Saturday, August 20, 2011

Punisher #1(2011) Review

By Mike The Fanboyable
August 20, 2011

Mike The Fanboyable here!! My first post here at Augmented Reality. Thanks , Alicia and Mike!! Hope I can make a significant mark among the excellent talent here!

About 12 years ago, Marvel relaunched its iconic justice-thirsty vigilante The Punisher, a.k.a. Frank Castle, with the very popular ongoing series that started with th 12-issue arc, "Welcome Back, Frank", which was written by Preacher-duo, Garth Ennis and Steve Dillon, with covers done by Tim Bradstreet, and its success launched other popular Punisher titles like The Punisher Max series. Now, as it happens when a decade has ran its course, a character like The Punisher needs to be rebooted, due to running out of ideas, like launching a title called Frankencastle(ugh), and try and rekindle an interest in the character after declining sales. This task has been handed now to writer Greg Rucka(Wolverine, Gotham Central), and artist Marco Chechetto(Squadron Supreme, Daredevil) on The Punisher.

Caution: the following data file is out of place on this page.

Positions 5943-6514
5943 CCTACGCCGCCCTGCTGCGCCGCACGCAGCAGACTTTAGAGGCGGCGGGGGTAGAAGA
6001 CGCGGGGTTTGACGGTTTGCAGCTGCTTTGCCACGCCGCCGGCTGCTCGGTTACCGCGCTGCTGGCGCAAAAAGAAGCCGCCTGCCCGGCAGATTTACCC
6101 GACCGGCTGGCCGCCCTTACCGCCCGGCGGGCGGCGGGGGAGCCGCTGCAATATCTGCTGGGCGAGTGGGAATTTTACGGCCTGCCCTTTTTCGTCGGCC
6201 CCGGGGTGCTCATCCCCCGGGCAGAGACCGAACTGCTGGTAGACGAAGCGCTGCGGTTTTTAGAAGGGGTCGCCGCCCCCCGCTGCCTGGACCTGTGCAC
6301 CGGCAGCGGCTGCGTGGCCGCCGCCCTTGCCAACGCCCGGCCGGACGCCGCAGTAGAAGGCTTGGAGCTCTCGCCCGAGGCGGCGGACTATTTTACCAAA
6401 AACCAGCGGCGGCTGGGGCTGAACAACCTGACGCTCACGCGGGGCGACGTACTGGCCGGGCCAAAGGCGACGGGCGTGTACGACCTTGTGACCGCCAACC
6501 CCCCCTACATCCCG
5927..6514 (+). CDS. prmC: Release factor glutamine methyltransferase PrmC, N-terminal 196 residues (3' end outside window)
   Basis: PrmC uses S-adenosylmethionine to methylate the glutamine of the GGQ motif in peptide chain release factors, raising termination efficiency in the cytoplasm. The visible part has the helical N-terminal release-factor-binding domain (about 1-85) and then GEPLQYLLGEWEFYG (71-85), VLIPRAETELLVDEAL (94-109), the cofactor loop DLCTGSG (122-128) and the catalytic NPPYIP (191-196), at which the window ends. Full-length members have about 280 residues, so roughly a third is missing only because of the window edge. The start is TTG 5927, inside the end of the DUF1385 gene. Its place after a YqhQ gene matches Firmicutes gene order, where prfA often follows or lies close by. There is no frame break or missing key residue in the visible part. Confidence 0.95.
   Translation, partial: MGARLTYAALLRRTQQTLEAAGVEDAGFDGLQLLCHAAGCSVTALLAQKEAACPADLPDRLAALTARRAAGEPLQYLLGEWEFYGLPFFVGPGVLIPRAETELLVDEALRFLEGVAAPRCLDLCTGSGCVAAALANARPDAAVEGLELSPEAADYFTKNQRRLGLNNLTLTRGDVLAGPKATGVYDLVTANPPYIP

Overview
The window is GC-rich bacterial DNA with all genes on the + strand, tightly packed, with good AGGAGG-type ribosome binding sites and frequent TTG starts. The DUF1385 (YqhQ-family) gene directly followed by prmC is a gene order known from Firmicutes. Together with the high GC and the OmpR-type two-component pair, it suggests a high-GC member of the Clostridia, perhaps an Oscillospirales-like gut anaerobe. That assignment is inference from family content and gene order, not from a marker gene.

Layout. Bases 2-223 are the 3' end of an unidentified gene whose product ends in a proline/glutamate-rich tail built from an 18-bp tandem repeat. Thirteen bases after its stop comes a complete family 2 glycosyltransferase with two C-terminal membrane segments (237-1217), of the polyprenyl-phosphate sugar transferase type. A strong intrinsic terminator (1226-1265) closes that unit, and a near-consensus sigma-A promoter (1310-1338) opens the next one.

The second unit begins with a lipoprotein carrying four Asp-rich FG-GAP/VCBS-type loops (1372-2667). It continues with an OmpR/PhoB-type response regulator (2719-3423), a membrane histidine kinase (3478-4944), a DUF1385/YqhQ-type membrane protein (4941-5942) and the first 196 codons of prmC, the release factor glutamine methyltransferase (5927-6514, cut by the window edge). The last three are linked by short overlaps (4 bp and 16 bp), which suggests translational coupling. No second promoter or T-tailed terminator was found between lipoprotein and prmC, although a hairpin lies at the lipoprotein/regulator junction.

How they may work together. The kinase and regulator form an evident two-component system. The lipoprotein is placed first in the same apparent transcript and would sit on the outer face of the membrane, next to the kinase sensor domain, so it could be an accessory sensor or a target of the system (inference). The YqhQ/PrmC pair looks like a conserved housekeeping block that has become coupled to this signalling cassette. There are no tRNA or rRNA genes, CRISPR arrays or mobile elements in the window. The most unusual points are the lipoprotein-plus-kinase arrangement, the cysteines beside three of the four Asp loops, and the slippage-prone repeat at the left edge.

In this first issue, the story opens with a 5-page sequence with no dialogue, in which, at a wedding, the bride and groom are massacred, along with many other guests, by a pack of armed men. We are then introduced to two recently partnered detectives who are investigating the mass wedding shooting, Walter Bolt and Oscar Clemons. Bolt and Clemons are persuing some leads, but so is Frank Castle, via an inside source.

In the next half of the issue, we see a then-Officer Bolt being interviewed by a detective as he's been promoted for "supposedly" taking out a group of mobsters by himself. Hmm? What really happened? You have to see for yourselves.

I thought this was a very effective entry of The Punisher for this new re-launch. Rucka handles The Punisher in this issue in such a way that he seems like a force of nature. He's barely seen, and this creates a sense of mystery around the character. Rucka, rather gives the spotlight to Bolt and Clemons, as each has his own problems. This aspect gives an appropriate "Seven"-type vibe.

Checchetto art is fluid and brings effective shadowy strokes giving the story a gloomy atmosphere. His style is perfect for this type of grounded story.

I'm very much looking foreward to this series. Rucka and Checchetto so far seem to understand how to make Frank Castle work, and keep him fresh with readers. It's out now. Don't miss it.

3.5 out of 5.

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